Quintessentially Lowcountry: Shrimp baiting -- a food fest going back generations

At first, Mike Linker and his fishing buddy didn't know what to make of the poles that stretched hundreds of yards along the shoreline as they cruised the Beaufort River one night 20 years ago.

But they started to catch on after they slowed to watch the other boaters throw their cast nets toward the markers and haul the river's bounty to their decks.

Then -- in a breach of law and etiquette -- Linker decided to toss his net, too, and he pulled in with a single throw more shrimp than he would expect to catch in an entire afternoon.

Just like that, Linker was hooked on shrimp-baiting.

"It's a lot like fishing," said Linker, a Shell Point resident who worked in carpentry and construction back then and is a fishing guide these days. "You learn as you go along, the more you do it."

What he learned that first night -- in addition to the fact that balls of mud and fish meal had been placed near those poles to attract the shrimp -- is that you shouldn't cast near someone else's poles and that you're not supposed to cast near your own either, unless someone in your party has a license from the S.C. Department of Natural Resources.

"The fella whose poles we were throwing to was nice about it and said, 'If you help us make bait, you can fish on our poles,' " said Linker, who has mixed his own bait and secured his own license in each of the 19 seasons since.

The state's 2009 shrimp-baiting season opened Sept. 11 and will close at noon Nov. 10.

Though license sales have declined each year since a peak of 17,497 in 1998 -- 8,346 licenses were sold last season -- shrimp-baiting remains a popular pastime along the South Carolina coast, particularly in the Lowcountry.

Linker said he usually shrimp-baits once a week during the season and will haul in about 200 pounds in all. Nonetheless, he thinks it's a money-losing venture.

"Once you figure in the cost of fuel, the wear and tear on your boat, the bait ... heck, you're probably better off just going to Gay Seafood with a 100-dollar bill," Linker said.

Still, "it's a fun thing to do and go out and drink a few beers," he said. "If I wasn't doing that, I'd be home watching TV, anyway."

Linker tapped his two decades of shrimp-baiting experience to pass along tips to Beaufort Gazette readers new to the experience.

The basic technique: Although you can bait from land or a private dock, most prefer to shrimp-bait from a boat. Once on the water, the shrimper uses long poles -- state law limits each party to 10 poles, each of which must have an official tag from DNR affixed to its end -- to mark the location of the bait. The poles are set in a single row, about 20 to 30 feet apart, and bait balls are tossed into the water about six to 10 feet from each pole.

After waiting for the bait to settle and attract shrimp -- usually about a half-hour -- the boat is maneuvered from pole to pole, with a throw of the cast net over the bait at each approach. The technique works best with two people in the boat -- one driving, one throwing the net.

Helpful hint: Teamwork helps. Try to establish a rhythm so the driver is repositioning the boat while the thrower is emptying the net, arriving at the next pole just in time for the next throw.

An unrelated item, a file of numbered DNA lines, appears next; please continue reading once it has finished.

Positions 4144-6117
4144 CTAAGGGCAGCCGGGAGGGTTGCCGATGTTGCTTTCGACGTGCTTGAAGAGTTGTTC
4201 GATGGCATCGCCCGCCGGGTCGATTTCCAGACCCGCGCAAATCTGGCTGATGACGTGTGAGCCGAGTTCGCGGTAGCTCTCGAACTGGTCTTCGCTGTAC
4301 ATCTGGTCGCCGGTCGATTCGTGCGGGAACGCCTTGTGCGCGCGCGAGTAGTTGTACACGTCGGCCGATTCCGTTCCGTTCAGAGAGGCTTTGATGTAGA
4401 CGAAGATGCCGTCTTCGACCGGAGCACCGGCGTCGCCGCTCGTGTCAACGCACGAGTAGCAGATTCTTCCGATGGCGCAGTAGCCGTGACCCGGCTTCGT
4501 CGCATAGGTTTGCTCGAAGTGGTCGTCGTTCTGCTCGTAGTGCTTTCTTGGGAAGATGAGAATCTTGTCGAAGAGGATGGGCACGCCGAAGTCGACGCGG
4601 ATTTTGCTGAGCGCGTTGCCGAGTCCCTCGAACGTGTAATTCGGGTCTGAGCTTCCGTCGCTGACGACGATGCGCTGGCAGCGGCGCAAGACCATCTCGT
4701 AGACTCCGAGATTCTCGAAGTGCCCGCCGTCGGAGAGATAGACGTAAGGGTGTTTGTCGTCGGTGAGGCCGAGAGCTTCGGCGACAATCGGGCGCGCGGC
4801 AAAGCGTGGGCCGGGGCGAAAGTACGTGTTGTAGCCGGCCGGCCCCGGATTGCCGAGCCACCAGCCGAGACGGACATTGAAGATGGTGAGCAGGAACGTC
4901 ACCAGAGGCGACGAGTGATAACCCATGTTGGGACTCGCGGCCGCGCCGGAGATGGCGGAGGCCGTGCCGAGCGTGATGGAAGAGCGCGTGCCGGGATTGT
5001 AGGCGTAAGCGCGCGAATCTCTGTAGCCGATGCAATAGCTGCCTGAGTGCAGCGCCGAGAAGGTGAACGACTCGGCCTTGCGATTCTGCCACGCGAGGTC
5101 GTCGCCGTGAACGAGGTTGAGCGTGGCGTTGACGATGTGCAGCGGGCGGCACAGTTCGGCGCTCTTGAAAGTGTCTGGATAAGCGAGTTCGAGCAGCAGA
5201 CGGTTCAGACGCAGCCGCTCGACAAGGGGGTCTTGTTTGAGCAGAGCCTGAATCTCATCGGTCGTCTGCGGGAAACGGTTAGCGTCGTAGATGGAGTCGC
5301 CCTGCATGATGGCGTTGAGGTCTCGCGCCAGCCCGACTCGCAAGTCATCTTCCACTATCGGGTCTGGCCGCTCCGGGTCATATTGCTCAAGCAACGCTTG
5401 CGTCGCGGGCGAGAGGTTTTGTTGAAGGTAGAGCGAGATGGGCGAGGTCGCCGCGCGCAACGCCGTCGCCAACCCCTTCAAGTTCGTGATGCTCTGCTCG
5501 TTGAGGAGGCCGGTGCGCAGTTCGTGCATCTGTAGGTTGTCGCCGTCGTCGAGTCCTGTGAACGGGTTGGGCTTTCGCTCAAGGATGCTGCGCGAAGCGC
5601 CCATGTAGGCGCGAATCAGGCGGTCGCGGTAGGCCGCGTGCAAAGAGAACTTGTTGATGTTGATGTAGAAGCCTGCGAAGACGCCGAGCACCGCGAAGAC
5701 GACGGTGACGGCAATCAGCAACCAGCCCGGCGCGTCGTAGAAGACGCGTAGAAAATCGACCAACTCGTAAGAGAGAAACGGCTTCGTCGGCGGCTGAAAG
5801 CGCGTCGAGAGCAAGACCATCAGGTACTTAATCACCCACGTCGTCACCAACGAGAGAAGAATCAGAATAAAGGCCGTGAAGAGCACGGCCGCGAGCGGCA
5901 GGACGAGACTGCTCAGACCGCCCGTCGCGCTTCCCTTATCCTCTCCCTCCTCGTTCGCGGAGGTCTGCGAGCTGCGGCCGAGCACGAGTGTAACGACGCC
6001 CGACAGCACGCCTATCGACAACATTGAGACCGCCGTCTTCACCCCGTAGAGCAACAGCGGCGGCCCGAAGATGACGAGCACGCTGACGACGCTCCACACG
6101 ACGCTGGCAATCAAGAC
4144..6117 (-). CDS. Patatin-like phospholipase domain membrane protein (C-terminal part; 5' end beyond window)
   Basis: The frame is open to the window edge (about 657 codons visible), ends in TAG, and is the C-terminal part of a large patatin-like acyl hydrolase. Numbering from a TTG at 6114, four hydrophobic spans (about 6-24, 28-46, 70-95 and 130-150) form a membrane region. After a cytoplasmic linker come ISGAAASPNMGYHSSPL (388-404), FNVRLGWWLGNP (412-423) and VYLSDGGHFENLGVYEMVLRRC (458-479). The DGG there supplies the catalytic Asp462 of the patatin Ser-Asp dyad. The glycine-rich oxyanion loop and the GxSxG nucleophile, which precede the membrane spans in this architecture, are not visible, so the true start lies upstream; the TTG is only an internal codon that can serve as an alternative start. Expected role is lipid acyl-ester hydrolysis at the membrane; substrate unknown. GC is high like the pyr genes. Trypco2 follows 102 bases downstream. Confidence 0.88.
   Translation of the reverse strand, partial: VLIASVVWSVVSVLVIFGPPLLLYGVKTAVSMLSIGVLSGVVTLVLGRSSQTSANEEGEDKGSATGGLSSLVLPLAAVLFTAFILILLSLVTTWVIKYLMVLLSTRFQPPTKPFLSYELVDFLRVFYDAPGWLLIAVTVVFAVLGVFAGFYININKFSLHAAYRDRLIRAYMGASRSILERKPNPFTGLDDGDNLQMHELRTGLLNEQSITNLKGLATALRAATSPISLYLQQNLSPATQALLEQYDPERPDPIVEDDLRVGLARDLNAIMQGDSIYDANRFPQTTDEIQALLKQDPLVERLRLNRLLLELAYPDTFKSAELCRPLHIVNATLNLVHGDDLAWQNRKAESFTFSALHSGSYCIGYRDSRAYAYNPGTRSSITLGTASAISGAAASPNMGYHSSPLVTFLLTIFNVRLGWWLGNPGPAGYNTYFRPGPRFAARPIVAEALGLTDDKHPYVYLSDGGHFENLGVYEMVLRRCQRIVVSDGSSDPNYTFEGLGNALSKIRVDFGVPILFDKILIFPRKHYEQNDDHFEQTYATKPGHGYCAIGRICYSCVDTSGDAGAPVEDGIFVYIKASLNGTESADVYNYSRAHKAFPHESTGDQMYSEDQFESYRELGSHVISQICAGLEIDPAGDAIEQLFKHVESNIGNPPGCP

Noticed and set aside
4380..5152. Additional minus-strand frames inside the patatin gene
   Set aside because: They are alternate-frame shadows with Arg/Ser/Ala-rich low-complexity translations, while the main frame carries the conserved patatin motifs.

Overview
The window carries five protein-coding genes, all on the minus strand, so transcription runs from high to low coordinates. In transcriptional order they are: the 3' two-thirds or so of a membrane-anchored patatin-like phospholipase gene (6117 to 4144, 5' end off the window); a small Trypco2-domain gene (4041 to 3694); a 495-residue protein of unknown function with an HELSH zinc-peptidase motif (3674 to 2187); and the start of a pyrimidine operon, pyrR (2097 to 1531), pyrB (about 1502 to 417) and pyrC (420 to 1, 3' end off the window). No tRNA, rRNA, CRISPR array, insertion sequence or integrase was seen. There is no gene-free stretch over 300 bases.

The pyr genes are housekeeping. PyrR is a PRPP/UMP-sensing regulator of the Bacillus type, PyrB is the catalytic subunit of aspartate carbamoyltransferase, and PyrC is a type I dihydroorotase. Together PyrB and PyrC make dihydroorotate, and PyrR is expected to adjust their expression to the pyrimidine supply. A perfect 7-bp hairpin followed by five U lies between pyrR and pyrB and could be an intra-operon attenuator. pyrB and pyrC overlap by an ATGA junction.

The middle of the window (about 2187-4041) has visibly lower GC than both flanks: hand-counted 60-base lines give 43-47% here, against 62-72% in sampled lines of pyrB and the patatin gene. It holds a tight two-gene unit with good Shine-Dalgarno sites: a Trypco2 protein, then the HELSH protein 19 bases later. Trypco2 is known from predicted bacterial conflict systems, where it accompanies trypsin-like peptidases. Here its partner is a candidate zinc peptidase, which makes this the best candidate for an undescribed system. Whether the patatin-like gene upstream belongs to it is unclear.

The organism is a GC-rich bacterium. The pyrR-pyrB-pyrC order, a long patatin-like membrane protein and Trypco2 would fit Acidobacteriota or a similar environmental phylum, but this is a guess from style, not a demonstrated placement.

Preparing the bait: Bait can be made of just about anything a shrimp will eat, including chicken feed and dog food. When Linker started shrimp-baiting, many fishermen used a mixture of pluff mud and fish meal. These days, a bag of powdered clay replaces the mud. Bags of clay and fishmeal can be bought at many feed-and-seed and bait-and-tackle stores.

First, Linker mixes the dry ingredients in a big drum -- about five gallons of clay with five gallons of fishmeal. Water is added to make a doughy substance that isrolled into grapefruit-sized balls. Linker said he usually makes three balls for each pole.

Helpful hint: Wear gloves and hold your nose. Wet fishmeal smells awful.

Helpful hint II: Before tossing the bait balls into the water, flatten them into a hamburger shape. This will prevent them from rolling away from your poles if you're marking a sloped area or baiting in heavy current.

Best time to shrimp bait: You can shrimp bait any time, but most say nighttime is more productive. A rising tide usually is most productive, Linker said.

Helpful hint: Linker likes to go when the tide is on the rise around sundown. That allows him to scout the area and place his bait while the sun is still out.

Best places to shrimp-bait: Seek shallow water, particularly near grass lines and place your bait balls five to 10 feet from the poles, so that you don't have to knock them down to get your cast net over the baited area.

Helpful hint: Linker usually makes a few "free casts" before placing his poles and bait. If he catches a few shrimp that way, he knows he'll probably have a productive night. If not, he moves to another location.

Equipment you'll need: A cast net, a bucket to hold your bait, a cooler to hold your shrimp and a light if you're out at night.

Helpful hint: Use the largest cast net you can throw effectively. (Linker usually uses an 8-foot net.) If you cannot throw one, drive the boat. The dark deck of a moving vessel is no place to learn.

To download a shrimp-baiting license application: Go to www.dnr.sc.gov/regs/pdf/shrimpbaitinglic.pdf